The Lost Capitals

Archaeologists and historians are rediscovering and reimagining two long-abandoned Alabama towns

I'm standing in a graveyard, and it's hotter than the hinges of hell. This isn't a cemetery of headstones and crypts but a boneyard of thwarted ambition containing the remains of a town that doesn't exist anymore. The streets that made up this territorial capital no longer boast any houses or other structures. Trees rise where taverns stood, and the once-swarming population is no more—replaced by teeming insects.

I've come on a sun-baked July day to Old St. Stephens Historical Park in southwestern Alabama, situated on the limestone bluffs above the Tombigbee River, roughly an hour north of Mobile. My guide is Jim Long, the park director and a gifted raconteur. Through his animated descriptions, St. Stephens' main drag comes to life: Tall pines and oaks morph into a crowded thoroughfare called High Street filled with hotels, a theater, a bank, and a federal land office bustling with settlers.

"You can't tell the story of Alabama without starting here," he says. It's a pioneering tale from when this was the Wild West—a story distinctly different from the narrative "built on the backs of slavery" for which the state is better known.

Long stoops to pluck a fragment of blue-and-white china from the dirt road—a sherd of tableware, perhaps, from the Globe Hotel, focus of an ongoing series of digs overseen by an archaeologist from the University of South Alabama. Teams of volunteers sifting through the soil have uncovered abundant artifacts of high living: bone-handled cutlery, goblets, parasol parts, even a silver pen.

St. Stephens quickly developed from a frontier outpost into a brick-and-mortar town of 2,500, and was named capital of the Alabama Territory in 1817. Flaunting a patina of sophistication and a "prevailing indifference to anything that savored of religion," as a former resident recalled, it just as swiftly fell to ruin. By 1825, the combined effects of politics, upriver expansion, and yellow fever epidemics had reduced its population by two-thirds. Some blame the curse of itinerant preacher Lorenzo Dow, run out of town in 1820, who proclaimed "the bats and owls will inherit the city and make it their home." St. Stephens was abandoned in the 1850s, proving Dow right.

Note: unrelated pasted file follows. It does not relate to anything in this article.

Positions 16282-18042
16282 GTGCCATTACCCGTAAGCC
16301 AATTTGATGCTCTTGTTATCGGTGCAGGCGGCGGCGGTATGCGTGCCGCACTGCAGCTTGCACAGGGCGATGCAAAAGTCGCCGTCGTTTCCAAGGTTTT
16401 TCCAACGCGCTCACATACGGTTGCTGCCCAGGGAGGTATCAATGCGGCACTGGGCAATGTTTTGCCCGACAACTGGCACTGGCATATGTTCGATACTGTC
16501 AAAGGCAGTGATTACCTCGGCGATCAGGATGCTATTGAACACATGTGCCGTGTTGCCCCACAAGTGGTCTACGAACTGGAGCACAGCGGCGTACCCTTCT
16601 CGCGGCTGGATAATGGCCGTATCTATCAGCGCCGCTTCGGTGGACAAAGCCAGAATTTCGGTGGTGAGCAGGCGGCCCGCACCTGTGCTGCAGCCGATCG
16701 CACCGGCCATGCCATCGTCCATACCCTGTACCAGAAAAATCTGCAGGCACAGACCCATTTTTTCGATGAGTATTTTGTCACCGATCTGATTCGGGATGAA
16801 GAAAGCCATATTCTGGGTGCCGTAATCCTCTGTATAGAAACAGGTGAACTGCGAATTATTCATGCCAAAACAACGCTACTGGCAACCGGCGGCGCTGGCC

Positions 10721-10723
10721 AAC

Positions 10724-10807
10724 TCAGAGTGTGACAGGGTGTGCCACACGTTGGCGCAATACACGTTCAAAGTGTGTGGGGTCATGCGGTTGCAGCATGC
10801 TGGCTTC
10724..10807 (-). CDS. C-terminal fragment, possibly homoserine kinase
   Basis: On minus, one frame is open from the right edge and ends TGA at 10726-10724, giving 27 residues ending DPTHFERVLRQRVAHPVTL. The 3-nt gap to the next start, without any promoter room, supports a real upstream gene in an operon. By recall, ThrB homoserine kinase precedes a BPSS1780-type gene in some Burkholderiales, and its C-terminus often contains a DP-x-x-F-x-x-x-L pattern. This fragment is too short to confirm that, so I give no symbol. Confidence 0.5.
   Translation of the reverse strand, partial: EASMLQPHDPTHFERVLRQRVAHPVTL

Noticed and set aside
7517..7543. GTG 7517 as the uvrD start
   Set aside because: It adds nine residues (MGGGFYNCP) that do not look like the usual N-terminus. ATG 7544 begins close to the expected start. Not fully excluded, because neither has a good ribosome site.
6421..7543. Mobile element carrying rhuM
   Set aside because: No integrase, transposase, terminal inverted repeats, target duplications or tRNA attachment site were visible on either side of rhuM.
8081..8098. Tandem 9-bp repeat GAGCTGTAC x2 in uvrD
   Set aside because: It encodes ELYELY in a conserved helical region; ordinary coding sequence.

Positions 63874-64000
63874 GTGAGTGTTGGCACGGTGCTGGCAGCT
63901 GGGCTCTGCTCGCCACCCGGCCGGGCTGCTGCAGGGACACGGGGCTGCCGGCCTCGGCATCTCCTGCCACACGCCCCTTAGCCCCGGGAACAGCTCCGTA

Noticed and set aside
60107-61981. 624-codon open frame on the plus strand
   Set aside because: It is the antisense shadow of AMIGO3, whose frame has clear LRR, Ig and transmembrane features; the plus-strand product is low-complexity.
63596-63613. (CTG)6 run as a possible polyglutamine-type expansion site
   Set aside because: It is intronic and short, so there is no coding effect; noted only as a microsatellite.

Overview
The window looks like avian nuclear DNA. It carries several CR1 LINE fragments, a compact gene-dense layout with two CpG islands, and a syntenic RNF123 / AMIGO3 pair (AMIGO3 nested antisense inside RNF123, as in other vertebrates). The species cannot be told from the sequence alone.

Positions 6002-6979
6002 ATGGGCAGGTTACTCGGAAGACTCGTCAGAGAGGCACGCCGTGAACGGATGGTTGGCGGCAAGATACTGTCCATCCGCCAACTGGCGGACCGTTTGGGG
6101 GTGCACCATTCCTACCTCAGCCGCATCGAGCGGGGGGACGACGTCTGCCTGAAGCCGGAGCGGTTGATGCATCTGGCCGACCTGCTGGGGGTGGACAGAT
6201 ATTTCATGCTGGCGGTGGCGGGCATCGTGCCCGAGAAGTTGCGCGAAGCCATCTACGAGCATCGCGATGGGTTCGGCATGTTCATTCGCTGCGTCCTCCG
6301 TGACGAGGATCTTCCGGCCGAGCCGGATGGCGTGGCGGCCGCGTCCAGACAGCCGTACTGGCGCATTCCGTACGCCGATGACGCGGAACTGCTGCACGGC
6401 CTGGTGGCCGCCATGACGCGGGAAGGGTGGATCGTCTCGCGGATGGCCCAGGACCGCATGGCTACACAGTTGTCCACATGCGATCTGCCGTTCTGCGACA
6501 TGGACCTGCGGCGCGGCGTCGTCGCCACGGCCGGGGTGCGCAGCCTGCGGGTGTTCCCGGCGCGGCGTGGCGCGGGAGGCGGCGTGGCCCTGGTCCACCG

About 70 miles to the northeast, in the center of the state, lies another lost capital called Old Cahawba, now an archaeological park. Located where the gentle Cahaba River empties into the muddy Alabama, it was carved out of the wilderness by Gov. William Wyatt Bibb, and served as the new state's first permanent capital from 1820 to 1826, before the honor migrated to Tuscaloosa and eventually on to Montgomery.

Once known for rampant gunplay, Cahawba developed midcentury into an elegant and prosperous cotton port with some 5,000 residents. But a devastating flood in 1865 and the removal of the county seat to nearby Selma one year later led to its downfall. Today the landscape is nearly as barren as that of St. Stephens, with only a few stately columns, grave sites, and outbuildings left to suggest that wealthy planters maintained lavish lifestyles here, constructing palatial homes as evidence of their prosperity.

Both lost capitals, St. Stephens and Cahawba, were witnesses to Alabama's birth. And yet, as groundwork is being laid to celebrate the anniversaries of historic events under a statewide program called "Becoming Alabama," the parks are struggling for the recognition crucial to their survival.

History and legends aside, the sites suffer from relative obscurity. Yes, they are popular with naturalists, archaeologists, genealogists, and school groups, but neither has the standing structures to attract busloads of casual tourists. State funding keeps the doors open—barely—but drastic budget cuts since 2003 have undermined potential improvements that could bring more visitors. And despite critical support from a few saviors in the private sector, such as Daniel Meador, a Cahawba descendant and head of the Cahaba Foundation, more help is needed. The viability of both sites depends on whether they can capture a new brand of enthusiast—one who will appreciate both the landscape and the wealth of history that lies beneath this sun-baked soil.

This is an excerpt from the July/August issue.

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